When I put together my page-a-day calendar, published by the American Mathematical Society (why, yes, it is still available; thanks for asking), I knew I wanted to include a healthy dose of poetry. I love seeing poets and mathematicians play with mathematical ideas in settings that are not governed by the rules of theorem-proving. When I was poking around for poems that would work well for the calendar format, I was struck by this poem by University of Connecticut mathematician Sarah Glaz. I used it for the January 13 page, naturally enough.

13               January 2009

12=22×3    Anuk is dying for Anuk is dying in the white of winter
11                The coldest month
10=2×5      Anuk is dying in the falling snow
9=32           The white of winter for Anuk is dying
8=23             Anuk is dying for the white of winter
7                  The drift of time
6=2×3        Anuk is dying in the white of winter
5                  The falling snow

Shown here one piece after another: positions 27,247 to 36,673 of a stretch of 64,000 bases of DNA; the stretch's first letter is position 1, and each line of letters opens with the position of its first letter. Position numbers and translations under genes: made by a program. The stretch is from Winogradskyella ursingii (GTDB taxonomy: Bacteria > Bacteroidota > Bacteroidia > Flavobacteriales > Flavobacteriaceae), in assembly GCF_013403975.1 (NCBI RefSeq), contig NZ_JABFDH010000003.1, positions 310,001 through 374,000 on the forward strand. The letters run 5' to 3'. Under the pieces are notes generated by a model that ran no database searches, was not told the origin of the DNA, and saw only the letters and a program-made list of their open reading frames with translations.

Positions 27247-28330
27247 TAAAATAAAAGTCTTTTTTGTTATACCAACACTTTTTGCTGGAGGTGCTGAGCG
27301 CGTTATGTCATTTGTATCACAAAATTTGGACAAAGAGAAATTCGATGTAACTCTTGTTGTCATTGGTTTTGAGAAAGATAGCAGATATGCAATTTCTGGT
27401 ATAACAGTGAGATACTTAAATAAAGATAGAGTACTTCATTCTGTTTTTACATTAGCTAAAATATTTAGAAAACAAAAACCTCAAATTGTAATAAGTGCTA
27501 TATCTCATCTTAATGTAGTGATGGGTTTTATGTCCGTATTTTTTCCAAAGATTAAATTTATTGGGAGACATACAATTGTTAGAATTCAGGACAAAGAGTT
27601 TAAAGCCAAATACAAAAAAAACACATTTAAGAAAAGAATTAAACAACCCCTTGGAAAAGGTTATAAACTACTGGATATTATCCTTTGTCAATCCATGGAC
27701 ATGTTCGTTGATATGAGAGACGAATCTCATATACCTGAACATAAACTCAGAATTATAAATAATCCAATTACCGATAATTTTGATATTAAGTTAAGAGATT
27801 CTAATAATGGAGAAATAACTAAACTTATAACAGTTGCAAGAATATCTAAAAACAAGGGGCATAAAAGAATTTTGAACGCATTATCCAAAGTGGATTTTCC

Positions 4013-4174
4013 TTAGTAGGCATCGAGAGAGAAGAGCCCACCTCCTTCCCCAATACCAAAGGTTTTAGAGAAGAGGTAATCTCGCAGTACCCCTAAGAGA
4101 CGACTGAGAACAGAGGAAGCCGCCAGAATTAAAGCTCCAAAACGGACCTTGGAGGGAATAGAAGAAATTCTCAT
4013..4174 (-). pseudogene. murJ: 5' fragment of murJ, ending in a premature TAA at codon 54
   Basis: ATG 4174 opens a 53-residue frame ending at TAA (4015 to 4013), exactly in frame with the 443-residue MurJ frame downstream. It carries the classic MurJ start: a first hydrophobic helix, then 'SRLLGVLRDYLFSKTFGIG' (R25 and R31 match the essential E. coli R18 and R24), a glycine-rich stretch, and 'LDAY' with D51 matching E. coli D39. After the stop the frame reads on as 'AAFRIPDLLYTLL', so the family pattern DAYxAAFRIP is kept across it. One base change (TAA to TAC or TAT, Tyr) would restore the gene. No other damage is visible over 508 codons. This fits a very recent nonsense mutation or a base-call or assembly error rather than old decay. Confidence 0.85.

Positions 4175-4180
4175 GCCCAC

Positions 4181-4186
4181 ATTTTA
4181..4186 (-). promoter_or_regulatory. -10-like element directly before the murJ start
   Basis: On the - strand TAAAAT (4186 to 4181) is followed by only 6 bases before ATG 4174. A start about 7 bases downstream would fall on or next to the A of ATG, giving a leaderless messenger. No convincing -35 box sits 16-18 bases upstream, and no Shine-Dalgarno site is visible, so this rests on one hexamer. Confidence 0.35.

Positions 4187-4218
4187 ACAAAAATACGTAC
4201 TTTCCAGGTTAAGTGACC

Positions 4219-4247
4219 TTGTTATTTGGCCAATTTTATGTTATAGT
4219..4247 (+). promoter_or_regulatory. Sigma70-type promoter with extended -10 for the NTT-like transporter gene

4=22           Anuk is dying for Anuk is dying
3                  The white of winter
2                  Anuk is dying
1                 .

Something about the stark language and repetition in the poem grabbed me before I noticed its structure. I appreciated it even more when I saw how the poem was based on the fundamental theorem of arithmetic, which states that every whole number greater than 1 has a unique prime factorization. Glaz composed phrases to represent each prime number and combined them as dictated by each number’s factorization, using “for” for exponentiation and “in” for multiplication.

Glaz is not the only writer who has used this and other ideas from number theory to construct poetry. In an article she wrote for the 2011 Bridges Math-Art conference, she shares several poems about or inspired by prime numbers. “On the Sadness” by Carl Andre is another arresting poem using the same structure. Joanne Growney, mathematician, poet, and author of the blog Intersections—Poetry with Mathematics, wrote an environmentalist poem in a similar way.

I have been observing Math Poetry Month every April since 2014, when Stephen Ornes pointed out that April is both Mathematics and Statistics Awareness Month and National Poetry Month in the US. This year, I am planning to spend some time using the fundamental theorem of arithmetic to guide me as I try my hand at poetry.